Actoplus Met is a prescription drug approved by the Food and Drug Administration (FDA) to help improve blood glucose control in adults with type 2 diabetes. You may be a candidate for Actoplus Met if you are already taking a thiazolidinedione such as Actos and a biguanide such as Metformin, or if you are taking a drug from one of these classes and still have uncontrolled blood glucose levels.
Actoplus Met is a combination drug composed of the drugs Pioglitazone, the active ingredient in Actos, and Metformin. Pioglitazone is a thiazolidinedione, also known as a glitazone. Pioglitazone is believed to work by decreasing the amount of glucose released by the liver and making insulin more effective in muscle and fat tissues. Metformin is a Biguanide. Metformin is believed to work by decreasing the amount of glucose produced by the liver and making the muscle tissue more sensitive to insulin.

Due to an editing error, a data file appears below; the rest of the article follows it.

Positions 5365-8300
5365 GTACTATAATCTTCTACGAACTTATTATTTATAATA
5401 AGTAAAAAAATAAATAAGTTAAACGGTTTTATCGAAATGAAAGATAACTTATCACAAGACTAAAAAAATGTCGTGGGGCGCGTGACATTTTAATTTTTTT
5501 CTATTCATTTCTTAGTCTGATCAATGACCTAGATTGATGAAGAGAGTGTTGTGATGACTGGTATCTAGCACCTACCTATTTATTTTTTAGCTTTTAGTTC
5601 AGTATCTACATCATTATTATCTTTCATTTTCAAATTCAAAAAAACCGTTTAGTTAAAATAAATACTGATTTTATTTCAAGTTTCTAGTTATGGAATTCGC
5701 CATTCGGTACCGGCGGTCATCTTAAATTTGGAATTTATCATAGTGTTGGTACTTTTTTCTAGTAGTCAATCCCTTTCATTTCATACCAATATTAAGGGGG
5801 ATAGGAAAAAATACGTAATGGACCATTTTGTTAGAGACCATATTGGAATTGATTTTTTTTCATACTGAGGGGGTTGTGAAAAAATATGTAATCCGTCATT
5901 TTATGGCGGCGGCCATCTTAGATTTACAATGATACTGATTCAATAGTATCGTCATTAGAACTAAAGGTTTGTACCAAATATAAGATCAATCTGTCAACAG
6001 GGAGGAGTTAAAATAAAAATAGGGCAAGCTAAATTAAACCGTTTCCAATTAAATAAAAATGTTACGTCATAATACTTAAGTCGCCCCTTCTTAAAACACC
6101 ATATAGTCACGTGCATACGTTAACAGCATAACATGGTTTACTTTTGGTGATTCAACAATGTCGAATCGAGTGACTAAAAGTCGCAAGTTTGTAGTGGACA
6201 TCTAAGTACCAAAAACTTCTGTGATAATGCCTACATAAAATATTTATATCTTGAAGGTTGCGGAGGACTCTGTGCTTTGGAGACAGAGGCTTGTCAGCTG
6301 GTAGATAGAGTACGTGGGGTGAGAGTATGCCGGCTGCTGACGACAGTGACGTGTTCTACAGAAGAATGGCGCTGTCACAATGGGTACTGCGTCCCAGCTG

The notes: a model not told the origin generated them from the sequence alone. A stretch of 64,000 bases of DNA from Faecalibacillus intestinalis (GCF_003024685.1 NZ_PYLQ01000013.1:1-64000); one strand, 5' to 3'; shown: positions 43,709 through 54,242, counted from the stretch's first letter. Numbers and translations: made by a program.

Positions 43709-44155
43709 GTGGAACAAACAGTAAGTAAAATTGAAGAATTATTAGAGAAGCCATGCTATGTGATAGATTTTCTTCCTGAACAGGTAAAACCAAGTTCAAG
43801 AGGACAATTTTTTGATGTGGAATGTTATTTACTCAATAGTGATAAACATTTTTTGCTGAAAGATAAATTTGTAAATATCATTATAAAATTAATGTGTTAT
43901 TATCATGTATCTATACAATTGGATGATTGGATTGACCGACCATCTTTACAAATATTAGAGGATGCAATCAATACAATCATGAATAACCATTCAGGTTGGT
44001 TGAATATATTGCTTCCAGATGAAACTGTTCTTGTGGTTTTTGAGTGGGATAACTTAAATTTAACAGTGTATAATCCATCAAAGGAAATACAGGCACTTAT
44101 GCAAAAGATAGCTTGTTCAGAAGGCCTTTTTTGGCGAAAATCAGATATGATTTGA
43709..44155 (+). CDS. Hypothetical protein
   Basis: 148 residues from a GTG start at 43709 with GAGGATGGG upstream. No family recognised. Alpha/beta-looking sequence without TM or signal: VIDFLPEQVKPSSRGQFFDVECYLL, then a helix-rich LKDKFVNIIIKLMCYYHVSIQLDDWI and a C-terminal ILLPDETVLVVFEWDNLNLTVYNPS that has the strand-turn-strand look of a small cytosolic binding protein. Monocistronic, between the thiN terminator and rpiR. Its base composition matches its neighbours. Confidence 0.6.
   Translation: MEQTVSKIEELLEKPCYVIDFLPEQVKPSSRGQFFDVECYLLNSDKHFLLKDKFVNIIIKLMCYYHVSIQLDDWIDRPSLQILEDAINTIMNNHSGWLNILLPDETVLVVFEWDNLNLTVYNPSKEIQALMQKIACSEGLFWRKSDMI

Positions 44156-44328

How do I take it?
Prescribing information states that Actoplus Met is generally taken once or twice daily with meals.
Actoplus Met comes in tablet form.
The FDA-approved label for Actoplus Met lists common side effects including nausea, vomiting, diarrhea, upset stomach, weight gain, dental problems, blurry vision, weakness, muscle pain, and a metallic taste in the mouth.
Rare but serious side effects listed for Actoplus Met include congestive heart failure, lactic acidosis, and systemic allergic reaction.
For answers to frequently asked questions about exposure to Metformin during pregnancy and breastfeeding, visit the experts at MothertoBaby.org.